Ulcerative Lesions of the Oral and Maxillofacial Region

The recognition and diagnosis oral lesions is an essential part of any dental practice, regardless of scope. Ulcerative lesions of the oral and maxillofacial region are fairly common and run the gamut from benign nuisances such as the common aphthous to serious life threatening malignancies such as squamous cell carcinoma. Ulcerative conditions may arise as part of the continuum of vesiculobullous lesions, as a result of localized soft tissue trauma as a manifestation of systemic conditions or viral infections; as a response to allergy or reaction to chemotherapeutics; or as a result of a neoplastic process.

In general, ulcerative lesions tend to be painful, and may be accompanied by other somatic subjective and objective manifestations such as lymphadenopathy, malaise, difficulty in eating, difficulty with speech and in some cases, systemic manifestations such as fever. These often prompt the patient to seek consultation with his or her dentist or physician but perhaps more ominous are the ulcerative lesions that are asymptomatic, and thus unnoticed by the patient. The dental practitioner is in unique position to discover these during routine dental appointments. Because of broad etiologic possibilities, prompt recognition and diagnosis are essential in determining the mode of management and necessity of referral to specialists.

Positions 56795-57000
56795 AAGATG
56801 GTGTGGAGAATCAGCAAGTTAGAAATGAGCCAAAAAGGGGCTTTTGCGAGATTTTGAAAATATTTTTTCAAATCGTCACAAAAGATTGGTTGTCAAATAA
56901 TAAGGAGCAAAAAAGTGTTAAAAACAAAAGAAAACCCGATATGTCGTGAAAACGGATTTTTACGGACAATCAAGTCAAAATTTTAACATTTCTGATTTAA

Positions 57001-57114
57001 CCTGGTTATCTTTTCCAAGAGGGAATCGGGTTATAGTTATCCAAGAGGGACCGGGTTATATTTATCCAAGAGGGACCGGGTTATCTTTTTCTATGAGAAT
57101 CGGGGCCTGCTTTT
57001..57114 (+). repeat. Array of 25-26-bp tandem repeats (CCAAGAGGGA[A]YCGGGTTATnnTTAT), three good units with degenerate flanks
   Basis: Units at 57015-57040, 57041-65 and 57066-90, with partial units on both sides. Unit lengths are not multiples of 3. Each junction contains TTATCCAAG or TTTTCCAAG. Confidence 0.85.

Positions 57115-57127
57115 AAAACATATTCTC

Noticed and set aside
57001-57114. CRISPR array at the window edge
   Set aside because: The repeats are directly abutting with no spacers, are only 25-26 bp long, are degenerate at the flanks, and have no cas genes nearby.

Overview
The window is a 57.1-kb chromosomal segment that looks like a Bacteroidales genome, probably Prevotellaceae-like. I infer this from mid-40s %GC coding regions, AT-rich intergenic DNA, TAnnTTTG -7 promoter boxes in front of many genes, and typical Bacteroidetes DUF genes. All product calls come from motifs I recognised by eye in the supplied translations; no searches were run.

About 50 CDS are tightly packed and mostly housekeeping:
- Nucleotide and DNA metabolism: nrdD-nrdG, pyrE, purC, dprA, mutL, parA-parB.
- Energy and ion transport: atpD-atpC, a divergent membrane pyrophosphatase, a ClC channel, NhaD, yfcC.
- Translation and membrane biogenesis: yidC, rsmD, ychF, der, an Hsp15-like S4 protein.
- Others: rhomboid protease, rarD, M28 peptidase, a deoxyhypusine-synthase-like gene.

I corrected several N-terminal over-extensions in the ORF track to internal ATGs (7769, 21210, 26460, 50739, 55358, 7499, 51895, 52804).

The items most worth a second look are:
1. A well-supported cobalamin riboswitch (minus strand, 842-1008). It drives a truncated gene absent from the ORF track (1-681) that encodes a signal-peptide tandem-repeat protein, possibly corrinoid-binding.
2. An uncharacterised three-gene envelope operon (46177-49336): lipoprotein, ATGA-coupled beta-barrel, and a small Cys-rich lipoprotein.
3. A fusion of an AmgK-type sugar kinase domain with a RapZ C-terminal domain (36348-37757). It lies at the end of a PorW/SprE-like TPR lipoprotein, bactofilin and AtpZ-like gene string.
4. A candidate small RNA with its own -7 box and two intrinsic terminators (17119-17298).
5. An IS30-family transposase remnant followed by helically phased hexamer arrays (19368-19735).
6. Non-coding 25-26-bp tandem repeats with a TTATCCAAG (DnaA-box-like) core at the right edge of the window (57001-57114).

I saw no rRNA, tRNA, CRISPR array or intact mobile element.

By:
Theodore Nicholoff Dr. DMD, MD
Section Chief, Oral and Mxillofacial Surgery & Oral Medicine,
Makati Medical Center and Asian Hospital & Medical Center
Fellow, American College of Oral & Maxillofacial Surgeons
Fellow, International Association of Oral and Maxillofacial Surgeons

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